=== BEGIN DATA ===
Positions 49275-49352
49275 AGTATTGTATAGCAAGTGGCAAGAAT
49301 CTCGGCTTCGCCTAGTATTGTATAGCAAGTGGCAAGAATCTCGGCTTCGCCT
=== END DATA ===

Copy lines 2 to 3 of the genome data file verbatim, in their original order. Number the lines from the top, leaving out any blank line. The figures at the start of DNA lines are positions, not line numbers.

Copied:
49275 AGTATTGTATAGCAAGTGGCAAGAAT
49301 CTCGGCTTCGCCTAGTATTGTATAGCAAGTGGCAAGAATCTCGGCTTCGCCT